The wave of industrialism that we have been studying was often driven by a few great men known as industrialists. There can be no mistaking their motives: wealth. There is some debate, however, on the how history should portray these industrialists.
Some feel that the powerful industrialists of the gilded age should be referred to as "robber barons." This view accentuates the negative. It portrays men like Vanderbilt and Rockefeller and Ford and cruel and ruthless businessmen who would stop at nothing to achieve great wealth. These "robber barons" were accused of exploiting workers and forcing horrible working conditions and unfair labor practices upon the laborer.
Another view of the industrialist is that of "captain of industry." The term captain views these men as viewed ingenious and industrious leaders who transformed the American economy with their business skills. They were praised for their skills as well as for their philanthropy (charity).
In reality the debate over robber barons and captains of industry mirrors views of industrialism itself. Just as their were both positives and negatives to industrialism there were positives and negatives to the leaders of industrialism.
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The period of invention after the Civil War set the stage for immense industrial growth (Cayton 237). This period of time in the late 1800’s is known as the Industrial Revolution. Two prominent names in big business were John D. Rockefeller and Andrew Carnegie. There is no doubt that these people left their mark on business and on history. However, there is some dispute over how these individuals should be portrayed. Some people say that they were robber barons, while others insist that they were captains of industry. A captain of industry is someone who is perceived to have helped the nation through their business skills and their philanthropy. On the other hand, a robber baron was someone who was considered a ruthless businessman. In the public’s opinion a robber baron wouldn’t let anything stop them from obtaining wealth. In my opinion Rockefeller and Carnegie were captains of industry.
John D. Rockefeller formed the Standard Oil Company in 1870. One of the first things that he had to deal with was the high cost of transporting the barrels of oil to his refineries in Cleveland, Ohio. He negotiated a deal with a railroad company that lowered his shipping costs. This allowed him to lower the cost of his oil which resulted in more sales (www.spartacus.schoolnet.com). By doing this Rockefeller could undersell his competitors.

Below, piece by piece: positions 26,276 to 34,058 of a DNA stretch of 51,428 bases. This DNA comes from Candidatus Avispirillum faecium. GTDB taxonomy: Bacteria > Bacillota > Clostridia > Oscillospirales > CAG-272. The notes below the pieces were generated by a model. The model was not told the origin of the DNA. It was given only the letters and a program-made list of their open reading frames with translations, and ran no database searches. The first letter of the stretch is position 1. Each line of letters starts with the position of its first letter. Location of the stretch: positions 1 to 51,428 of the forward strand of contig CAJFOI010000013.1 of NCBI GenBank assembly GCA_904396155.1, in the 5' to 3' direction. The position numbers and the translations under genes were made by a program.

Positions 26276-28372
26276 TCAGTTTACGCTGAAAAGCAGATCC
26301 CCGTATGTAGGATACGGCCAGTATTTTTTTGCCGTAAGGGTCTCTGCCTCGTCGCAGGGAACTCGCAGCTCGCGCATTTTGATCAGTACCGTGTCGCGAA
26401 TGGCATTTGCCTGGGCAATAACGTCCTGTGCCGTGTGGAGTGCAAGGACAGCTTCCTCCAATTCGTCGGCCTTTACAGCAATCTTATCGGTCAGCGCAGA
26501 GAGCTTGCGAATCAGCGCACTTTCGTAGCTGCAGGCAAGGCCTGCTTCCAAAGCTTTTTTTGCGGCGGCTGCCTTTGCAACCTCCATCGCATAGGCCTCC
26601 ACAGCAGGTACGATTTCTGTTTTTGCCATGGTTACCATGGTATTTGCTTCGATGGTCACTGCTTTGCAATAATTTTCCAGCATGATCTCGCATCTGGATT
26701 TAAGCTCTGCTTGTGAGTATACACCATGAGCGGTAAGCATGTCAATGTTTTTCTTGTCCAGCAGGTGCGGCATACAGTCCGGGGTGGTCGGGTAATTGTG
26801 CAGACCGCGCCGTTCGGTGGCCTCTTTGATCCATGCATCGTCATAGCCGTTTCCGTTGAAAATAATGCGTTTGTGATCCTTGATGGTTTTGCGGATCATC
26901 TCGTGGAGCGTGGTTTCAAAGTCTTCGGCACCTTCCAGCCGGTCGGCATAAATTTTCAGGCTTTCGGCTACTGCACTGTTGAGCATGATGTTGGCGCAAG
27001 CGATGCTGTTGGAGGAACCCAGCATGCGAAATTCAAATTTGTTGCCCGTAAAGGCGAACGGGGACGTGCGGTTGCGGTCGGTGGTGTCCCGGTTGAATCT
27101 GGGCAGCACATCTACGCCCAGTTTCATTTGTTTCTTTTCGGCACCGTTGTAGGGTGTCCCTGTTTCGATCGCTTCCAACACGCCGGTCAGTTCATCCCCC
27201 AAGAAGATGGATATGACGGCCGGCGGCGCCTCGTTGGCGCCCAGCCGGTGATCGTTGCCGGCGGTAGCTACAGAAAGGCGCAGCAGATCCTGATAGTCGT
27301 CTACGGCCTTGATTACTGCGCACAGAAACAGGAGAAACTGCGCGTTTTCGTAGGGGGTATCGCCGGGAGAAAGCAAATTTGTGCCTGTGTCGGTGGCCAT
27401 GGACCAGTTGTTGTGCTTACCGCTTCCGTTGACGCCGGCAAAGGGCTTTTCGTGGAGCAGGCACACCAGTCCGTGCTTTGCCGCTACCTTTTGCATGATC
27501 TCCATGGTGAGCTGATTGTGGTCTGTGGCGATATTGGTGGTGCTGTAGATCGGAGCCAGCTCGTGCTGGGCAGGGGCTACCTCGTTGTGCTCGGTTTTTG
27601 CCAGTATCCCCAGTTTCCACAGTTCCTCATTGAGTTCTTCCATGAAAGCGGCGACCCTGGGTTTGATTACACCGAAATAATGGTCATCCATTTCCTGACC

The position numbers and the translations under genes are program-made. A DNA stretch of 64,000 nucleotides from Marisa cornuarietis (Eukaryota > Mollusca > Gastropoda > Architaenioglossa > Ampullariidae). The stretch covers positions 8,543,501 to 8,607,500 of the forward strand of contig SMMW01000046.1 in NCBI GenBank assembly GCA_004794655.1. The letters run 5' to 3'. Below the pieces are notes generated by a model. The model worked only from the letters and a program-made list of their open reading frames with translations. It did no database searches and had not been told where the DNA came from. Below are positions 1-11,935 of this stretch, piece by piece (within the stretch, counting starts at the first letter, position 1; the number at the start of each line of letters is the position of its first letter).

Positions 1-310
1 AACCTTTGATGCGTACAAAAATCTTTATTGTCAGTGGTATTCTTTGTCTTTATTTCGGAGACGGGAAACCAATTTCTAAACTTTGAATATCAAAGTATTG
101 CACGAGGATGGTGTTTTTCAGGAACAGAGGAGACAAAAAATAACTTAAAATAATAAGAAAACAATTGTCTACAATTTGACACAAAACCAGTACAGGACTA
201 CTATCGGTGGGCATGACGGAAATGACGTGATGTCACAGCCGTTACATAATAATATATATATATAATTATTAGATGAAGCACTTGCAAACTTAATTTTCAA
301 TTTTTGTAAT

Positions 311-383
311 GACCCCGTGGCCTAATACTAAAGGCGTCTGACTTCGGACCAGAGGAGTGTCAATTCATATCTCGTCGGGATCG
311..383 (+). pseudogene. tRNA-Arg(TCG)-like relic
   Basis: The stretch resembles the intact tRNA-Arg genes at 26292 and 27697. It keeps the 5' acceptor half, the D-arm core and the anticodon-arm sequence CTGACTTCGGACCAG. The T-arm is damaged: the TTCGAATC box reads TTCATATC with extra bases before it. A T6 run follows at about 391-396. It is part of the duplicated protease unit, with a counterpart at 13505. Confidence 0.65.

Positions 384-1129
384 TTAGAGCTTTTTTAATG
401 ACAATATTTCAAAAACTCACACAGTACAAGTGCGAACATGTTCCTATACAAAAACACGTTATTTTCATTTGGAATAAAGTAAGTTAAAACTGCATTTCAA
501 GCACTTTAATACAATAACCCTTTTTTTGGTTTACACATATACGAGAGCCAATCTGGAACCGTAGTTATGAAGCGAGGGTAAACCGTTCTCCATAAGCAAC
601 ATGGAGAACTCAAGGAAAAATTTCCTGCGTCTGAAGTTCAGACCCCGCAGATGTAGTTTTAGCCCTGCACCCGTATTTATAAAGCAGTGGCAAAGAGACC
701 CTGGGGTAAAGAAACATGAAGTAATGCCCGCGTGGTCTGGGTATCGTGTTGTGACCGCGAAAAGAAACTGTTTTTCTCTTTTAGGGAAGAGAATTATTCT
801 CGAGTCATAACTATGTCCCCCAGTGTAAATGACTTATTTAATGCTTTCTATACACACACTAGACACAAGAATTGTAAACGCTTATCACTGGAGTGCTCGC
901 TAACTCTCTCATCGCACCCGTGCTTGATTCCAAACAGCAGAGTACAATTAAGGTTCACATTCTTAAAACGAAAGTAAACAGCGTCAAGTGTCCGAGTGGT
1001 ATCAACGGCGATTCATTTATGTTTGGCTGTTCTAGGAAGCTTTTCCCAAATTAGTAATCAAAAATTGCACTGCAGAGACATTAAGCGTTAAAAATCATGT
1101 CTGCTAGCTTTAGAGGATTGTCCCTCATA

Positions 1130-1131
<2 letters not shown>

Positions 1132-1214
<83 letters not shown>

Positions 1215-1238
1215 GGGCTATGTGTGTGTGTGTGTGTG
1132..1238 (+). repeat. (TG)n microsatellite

Rockefeller wanted to expand his business even more. He figured that if he could buy out his competitor’s companies then he could create a giant oil company and lower his prices even more. His method is called horizontal consolidation, which involves the bringing together of many firms in the same business. The law stated that one company could not own the stock of another. Rockefeller got around this by creating a trust. Eventually forty companies joined the Standard Oil trust (Cayton 238). In my opinion that was a smart move, not an immoral one.
Not only was Rockefeller a savvy businessman, but he was also a philanthropist. By the end of his life he had given over $500 million to establish or improve charities. His donations also played a large part in establishing the University of Chicago. He founded the Rockefeller Foundation which gave aid to institutions working in the fields of public health, fine arts, and social research (Cayton 238). He set up the Rockefeller Institute for medical research and also founded the Rockefeller General Education Board which helped to establish many high schools (http://voteview.uh.edu/entrejdr.htm).
Andrew Carnegie came from humble beginnings in Scotland. The development of the Bessemer process convinced him that steel would soon replace iron. He established the Carnegie Steel Company in 1889. The business prospered and soon became extremely lucrative. He had enough money to buy the companies that performed all the phases of steel production, such as the mines, furnaces, and railroads. This process is called vertical consolidation. Owning all of the phases of production allowed him to drastically cut his prices. His competitors didn’t have enough wealth to purchase the phases of production so they couldn’t afford to lower their prices. This caused Carnegie to sell more and some of his competitors to go out of business (Cayton 238).
Carnegie believed in a “gospel of wealth”. He thought that people should be permitted to make as much money as they can, but after they make it they should give it away. More than eighty percent of Carnegie’s fortune went toward some type of education. He donated money for more than 3,000 free public libraries, supported artistic and research organizations, and set up a fund to study how to eliminate war. By the time of his death Carnegie had given away over $350 million (Cayton 238).
Carnegie and Rockefeller are just two examples of people who were sometimes perceived as captains of industry. Some people saw their trusts, monopolies, and labor conditions as immoral and unethical. I see them as clever. They found the loopholes in the system and used them to their advantage. Businesspeople today would do the same thing. No one doubted what their motives were. They wanted to make money, and make as much of it as possible. However, they also used their wealth to benefit the nation. They donated money to innumerable charities and organizations. That in my opinion, makes them captains of industry.